Oliver Sacks is On The Move and I Am Too

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What a magnificent book Oliver Sacks’ On The Move is, and how fitting that after almost four hundred pages about his life and his writing, Sacks ends in the present tense. We can almost trick ourselves that he is still alive, still writing, still absorbed in all his far-ranging explorations of how the mind works and doesn’t work. And that after it all, he is someone who simply tells stories: “I am a storyteller, for better or worse. I suspect that a feeling for stories, for narrative, is a universal human disposition, going with our powers of language, consciousness of self, and autobiographical memory.

I need to write more about On The Move, but I myself will be on the move: in a few hours I will be leaving on an epic trip to Europe with my grown-up kids and my husband, the first time we will all be together on a trip abroad. And so I will be away from posting for a while, but I won’t be away from reading. Besides a French-English dictionary which I intend to consult fairly regularly, I have some Joan Didion and Meghan Daum in my backpack. I’m going off road here, deviating from my list of ten, so I should have some interesting things to write about when I come back.

I hope everybody is surviving the summer heat, and that reading is helping all to stay cool. I will have more soon!

4 comments on “Oliver Sacks is On The Move and I Am Too”

  1. Bon Voyage, my friend Nadia! Have a wonderful trip. We are sitting in Brussels at an airport hotel as our flight back home was delayed until Saturday–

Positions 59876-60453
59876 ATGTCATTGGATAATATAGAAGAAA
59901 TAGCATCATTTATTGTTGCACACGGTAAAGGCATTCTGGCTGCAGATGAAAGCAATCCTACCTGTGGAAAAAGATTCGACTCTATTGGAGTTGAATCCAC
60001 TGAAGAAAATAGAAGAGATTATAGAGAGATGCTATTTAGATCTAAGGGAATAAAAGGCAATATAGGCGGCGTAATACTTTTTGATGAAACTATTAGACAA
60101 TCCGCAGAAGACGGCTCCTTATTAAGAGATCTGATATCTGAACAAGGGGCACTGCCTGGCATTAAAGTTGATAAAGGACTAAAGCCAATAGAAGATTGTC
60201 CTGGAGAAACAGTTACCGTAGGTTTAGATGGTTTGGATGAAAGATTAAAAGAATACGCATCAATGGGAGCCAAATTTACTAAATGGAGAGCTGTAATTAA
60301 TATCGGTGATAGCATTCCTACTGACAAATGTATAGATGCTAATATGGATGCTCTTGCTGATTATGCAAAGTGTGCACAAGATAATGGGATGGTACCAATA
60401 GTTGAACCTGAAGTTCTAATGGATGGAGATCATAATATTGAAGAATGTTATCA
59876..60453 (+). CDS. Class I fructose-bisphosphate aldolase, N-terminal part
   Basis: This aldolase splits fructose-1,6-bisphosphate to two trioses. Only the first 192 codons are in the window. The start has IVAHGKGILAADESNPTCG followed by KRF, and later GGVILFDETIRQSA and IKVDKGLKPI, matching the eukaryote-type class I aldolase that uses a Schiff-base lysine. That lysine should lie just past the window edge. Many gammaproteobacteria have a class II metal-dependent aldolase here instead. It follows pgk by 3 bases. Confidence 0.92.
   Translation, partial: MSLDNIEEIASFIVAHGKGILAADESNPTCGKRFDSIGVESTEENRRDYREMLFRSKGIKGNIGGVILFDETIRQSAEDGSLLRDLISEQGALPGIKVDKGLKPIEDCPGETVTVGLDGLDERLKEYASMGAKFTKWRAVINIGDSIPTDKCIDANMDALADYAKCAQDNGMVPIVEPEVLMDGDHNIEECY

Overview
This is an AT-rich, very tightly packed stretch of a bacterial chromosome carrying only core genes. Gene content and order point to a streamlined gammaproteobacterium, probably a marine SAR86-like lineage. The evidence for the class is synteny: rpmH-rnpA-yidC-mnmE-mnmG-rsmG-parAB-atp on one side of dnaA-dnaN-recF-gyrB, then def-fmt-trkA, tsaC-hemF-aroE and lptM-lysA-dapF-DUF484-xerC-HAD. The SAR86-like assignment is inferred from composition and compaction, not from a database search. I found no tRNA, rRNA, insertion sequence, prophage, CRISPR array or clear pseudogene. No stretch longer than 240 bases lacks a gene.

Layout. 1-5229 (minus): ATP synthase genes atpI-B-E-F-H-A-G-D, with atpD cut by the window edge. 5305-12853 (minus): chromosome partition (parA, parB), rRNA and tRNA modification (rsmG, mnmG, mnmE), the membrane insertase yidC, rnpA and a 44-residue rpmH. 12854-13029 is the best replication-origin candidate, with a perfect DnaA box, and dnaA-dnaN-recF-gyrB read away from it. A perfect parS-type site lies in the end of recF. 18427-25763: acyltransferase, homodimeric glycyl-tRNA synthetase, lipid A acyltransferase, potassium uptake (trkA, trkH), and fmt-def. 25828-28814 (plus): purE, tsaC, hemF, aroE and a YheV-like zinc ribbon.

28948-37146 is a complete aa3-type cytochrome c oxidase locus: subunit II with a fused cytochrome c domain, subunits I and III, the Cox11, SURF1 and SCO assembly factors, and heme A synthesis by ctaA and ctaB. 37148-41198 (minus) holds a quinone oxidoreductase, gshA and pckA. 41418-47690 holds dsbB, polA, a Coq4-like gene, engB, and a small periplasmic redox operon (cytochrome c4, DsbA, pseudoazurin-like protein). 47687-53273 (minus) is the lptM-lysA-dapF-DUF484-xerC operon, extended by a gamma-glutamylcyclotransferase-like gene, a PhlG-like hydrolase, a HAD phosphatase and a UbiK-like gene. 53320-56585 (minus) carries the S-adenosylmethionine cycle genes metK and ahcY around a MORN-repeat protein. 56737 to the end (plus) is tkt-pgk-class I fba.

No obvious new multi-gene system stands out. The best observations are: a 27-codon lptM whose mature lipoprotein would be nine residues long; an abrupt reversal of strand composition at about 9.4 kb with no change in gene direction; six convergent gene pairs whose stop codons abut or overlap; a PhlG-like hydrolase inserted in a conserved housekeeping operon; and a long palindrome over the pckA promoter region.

Enjoy your time with the family– sounds like a wonderful opportunity!

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  2. Bah! I have to admit I’m a little jealous! I’ve been busy juggling several jobs this summer, one of which a summer camp that ended just yesterday. Hopefully now I will have time for at best a day at the beach, but no European excursions for me…not for awhile anyway. When I was in France I fell in love with rose flavored everything-jam, ice cream, candied rose petals…ENJOY!

    I agree, people enjoy/need a narrative…and of course my understanding of this goes back to art! During the modernist movement, artists wanted to create work that was universal, that anyone who hasn’t studied art would be able to view and appreciate, to break from the heavily entrenched iconography of the past that only a scholar would understand the intricacies…and ironically now…Modern Art (Clement Greenberg Modernism) is what the general public least understands/appreciates.

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